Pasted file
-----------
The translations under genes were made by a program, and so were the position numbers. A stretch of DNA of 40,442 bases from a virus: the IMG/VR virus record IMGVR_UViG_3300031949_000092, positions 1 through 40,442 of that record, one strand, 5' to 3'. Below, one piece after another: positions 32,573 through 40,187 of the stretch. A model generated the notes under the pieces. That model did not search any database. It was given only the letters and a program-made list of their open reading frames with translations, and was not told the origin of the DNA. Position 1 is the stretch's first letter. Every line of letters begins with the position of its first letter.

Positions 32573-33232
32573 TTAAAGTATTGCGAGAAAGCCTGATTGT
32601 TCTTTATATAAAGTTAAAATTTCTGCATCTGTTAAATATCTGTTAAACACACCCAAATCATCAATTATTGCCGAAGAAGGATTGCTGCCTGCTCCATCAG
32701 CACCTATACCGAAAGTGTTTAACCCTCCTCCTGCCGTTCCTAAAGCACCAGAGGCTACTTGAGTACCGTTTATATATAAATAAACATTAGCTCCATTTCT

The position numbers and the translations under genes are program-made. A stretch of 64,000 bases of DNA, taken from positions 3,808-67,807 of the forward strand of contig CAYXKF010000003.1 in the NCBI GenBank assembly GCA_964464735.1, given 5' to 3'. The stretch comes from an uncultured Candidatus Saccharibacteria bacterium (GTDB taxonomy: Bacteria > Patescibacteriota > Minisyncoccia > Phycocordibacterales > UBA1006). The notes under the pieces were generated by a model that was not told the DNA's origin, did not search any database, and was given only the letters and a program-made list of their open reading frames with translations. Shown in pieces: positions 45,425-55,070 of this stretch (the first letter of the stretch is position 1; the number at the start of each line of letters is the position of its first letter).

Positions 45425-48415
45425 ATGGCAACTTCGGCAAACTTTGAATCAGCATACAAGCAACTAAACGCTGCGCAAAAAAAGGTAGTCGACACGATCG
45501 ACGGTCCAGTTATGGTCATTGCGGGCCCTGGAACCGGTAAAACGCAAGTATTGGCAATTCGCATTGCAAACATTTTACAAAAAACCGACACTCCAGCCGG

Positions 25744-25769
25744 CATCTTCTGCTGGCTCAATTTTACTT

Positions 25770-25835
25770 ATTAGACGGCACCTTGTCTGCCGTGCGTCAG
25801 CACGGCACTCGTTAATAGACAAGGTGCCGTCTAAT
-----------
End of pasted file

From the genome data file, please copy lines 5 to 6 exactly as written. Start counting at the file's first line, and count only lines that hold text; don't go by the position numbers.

32701 CACCTATACCGAAAGTGTTTAACCCTCCTCCTGCCGTTCCTAAAGCACCAGAGGCTACTTGAGTACCGTTTATATATAAATAAACATTAGCTCCATTTCT

The position numbers and the translations under genes are program-made. A stretch of 64,000 bases of DNA, taken from positions 3,808-67,807 of the forward strand of contig CAYXKF010000003.1 in the NCBI GenBank assembly GCA_964464735.1, given 5' to 3'. The stretch comes from an uncultured Candidatus Saccharibacteria bacterium (GTDB taxonomy: Bacteria > Patescibacteriota > Minisyncoccia > Phycocordibacterales > UBA1006). The notes under the pieces were generated by a model that was not told the DNA's origin, did not search any database, and was given only the letters and a program-made list of their open reading frames with translations. Shown in pieces: positions 45,425-55,070 of this stretch (the first letter of the stretch is position 1; the number at the start of each line of letters is the position of its first letter).